Consider giving 2mg of lorazepam to your patient who’s back at baseline after one alcohol withdrawal seizure to possibly prevent recurrent seizures.  This may even save you an admission as long as the patient has been at baseline without signs or symptoms of alcohol withdrawal for at least 6 hours.

D’Onofrio et al. performed a randomized, double-blind study over a 21 month period  comparing lorazepam to placebo (normal saline) for the prevention of recurrent alcohol related seizures.  Patients who had sustained an alcohol withdrawal seizure but now back at baseline randomly received 2 mg of lorazepam and 2 ml of NS (case) versus 4ml of NS (control) and were observed for 6 hrs.  3/100 (3%) case patients had a second seizure compared to 21/86 (24%) control patients (p<0.001).  29% of lorazepam patients were admitted to the hospital versus 42% of placebo patients (p=0.02).  Treatment with lorazepam was associated with a significant reduction in recurrent alcohol withdrawal seizures.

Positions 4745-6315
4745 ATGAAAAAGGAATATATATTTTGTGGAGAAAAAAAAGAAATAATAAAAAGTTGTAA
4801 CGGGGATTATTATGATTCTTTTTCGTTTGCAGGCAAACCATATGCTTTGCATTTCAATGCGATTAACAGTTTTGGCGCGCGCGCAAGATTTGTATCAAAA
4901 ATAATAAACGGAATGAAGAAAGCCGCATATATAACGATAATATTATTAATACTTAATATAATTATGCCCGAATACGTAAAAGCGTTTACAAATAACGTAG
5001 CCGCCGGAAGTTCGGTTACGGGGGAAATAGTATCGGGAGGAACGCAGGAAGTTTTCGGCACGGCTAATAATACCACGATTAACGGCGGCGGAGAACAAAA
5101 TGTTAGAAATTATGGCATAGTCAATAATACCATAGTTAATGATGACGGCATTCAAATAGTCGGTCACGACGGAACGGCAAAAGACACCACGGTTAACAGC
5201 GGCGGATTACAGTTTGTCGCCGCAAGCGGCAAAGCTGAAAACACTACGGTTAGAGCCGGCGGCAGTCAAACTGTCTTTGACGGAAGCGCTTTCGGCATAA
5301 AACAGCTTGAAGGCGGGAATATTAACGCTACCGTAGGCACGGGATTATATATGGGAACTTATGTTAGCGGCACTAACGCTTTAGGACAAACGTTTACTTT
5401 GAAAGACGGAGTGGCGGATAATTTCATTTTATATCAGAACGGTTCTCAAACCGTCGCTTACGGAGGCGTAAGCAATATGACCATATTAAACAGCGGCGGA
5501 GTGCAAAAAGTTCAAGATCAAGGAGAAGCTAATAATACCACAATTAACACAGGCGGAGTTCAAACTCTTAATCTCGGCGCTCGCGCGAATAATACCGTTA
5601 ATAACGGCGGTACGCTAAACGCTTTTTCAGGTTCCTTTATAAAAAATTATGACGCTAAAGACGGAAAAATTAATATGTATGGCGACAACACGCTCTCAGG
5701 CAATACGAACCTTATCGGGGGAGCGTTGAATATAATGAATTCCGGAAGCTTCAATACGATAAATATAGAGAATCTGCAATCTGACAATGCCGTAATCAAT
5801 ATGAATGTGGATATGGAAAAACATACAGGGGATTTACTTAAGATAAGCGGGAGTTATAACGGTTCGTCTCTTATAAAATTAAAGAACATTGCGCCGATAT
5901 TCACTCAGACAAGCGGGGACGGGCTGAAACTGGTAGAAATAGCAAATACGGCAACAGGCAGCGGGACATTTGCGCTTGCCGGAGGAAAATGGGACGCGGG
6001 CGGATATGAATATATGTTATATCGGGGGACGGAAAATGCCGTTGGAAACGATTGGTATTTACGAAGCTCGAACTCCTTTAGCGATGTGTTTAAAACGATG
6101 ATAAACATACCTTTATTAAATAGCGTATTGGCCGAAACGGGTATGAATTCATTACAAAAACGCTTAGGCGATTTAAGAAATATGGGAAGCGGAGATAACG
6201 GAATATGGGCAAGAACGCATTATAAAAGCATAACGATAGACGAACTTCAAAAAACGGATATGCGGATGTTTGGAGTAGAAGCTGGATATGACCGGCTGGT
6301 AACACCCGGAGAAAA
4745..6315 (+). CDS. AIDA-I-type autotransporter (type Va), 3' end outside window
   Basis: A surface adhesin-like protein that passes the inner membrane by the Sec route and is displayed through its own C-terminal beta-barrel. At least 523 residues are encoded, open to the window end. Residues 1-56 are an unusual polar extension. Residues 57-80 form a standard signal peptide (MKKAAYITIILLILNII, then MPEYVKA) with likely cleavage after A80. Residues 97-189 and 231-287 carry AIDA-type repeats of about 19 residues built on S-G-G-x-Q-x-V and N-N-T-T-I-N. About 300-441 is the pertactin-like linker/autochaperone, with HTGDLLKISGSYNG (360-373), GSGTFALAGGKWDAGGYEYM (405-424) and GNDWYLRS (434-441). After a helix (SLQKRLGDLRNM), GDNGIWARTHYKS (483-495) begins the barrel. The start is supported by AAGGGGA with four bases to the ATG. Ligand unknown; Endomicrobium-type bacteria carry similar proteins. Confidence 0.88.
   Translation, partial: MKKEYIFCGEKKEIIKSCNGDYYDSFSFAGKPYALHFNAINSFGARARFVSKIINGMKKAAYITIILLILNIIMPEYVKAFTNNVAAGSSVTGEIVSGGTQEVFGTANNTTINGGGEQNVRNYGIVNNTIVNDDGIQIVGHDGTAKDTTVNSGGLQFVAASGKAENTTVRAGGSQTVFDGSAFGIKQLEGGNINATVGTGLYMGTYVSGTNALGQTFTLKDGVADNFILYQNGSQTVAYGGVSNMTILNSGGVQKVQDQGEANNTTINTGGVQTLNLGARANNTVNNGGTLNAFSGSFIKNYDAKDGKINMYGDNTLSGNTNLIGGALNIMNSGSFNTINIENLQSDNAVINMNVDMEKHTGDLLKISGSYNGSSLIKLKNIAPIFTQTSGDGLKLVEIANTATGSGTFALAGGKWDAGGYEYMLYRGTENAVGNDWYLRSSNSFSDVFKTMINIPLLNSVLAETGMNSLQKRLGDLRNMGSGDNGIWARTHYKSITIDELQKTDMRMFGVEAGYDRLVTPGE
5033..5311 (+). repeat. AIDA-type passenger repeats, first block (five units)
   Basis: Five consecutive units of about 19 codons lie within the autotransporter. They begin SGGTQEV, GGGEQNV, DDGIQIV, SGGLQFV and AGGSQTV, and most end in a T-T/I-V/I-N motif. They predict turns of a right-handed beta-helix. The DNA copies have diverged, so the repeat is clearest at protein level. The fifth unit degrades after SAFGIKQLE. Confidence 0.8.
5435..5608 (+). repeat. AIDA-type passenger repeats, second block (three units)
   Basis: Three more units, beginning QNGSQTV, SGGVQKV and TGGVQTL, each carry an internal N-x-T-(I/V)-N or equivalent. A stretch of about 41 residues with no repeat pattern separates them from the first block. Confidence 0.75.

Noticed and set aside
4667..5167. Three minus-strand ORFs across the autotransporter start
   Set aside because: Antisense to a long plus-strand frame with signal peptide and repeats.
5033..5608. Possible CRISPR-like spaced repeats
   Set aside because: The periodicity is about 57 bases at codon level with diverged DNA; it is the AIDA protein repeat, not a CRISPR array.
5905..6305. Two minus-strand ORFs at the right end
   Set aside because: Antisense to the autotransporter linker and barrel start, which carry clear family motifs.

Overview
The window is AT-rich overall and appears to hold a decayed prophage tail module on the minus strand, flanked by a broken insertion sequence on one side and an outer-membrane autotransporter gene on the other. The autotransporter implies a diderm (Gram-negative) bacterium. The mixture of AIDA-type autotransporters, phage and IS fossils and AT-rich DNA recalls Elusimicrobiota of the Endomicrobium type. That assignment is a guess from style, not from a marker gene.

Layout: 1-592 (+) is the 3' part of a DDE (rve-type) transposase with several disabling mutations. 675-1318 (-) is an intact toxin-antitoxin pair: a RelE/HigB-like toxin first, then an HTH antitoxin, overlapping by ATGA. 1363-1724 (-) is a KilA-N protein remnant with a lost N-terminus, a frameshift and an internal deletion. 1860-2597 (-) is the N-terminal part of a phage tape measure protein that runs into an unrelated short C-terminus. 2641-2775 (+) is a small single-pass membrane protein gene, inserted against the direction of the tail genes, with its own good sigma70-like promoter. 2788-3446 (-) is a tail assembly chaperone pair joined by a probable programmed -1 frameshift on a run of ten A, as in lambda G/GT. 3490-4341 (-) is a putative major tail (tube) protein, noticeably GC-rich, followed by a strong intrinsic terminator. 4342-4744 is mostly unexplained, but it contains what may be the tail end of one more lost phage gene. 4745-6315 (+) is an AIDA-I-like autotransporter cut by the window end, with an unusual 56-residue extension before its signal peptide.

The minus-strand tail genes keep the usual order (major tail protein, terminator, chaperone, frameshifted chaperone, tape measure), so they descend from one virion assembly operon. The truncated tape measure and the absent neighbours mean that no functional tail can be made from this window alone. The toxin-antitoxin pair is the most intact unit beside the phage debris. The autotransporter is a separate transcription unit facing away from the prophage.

D’Onofrio GRathlev NKUlrich ASFish SSFreedland ES. Lorazepam for the prevention of recurrent seizures related to alcohol. N Engl J Med. 1999 Mar 25;340(12):915-9.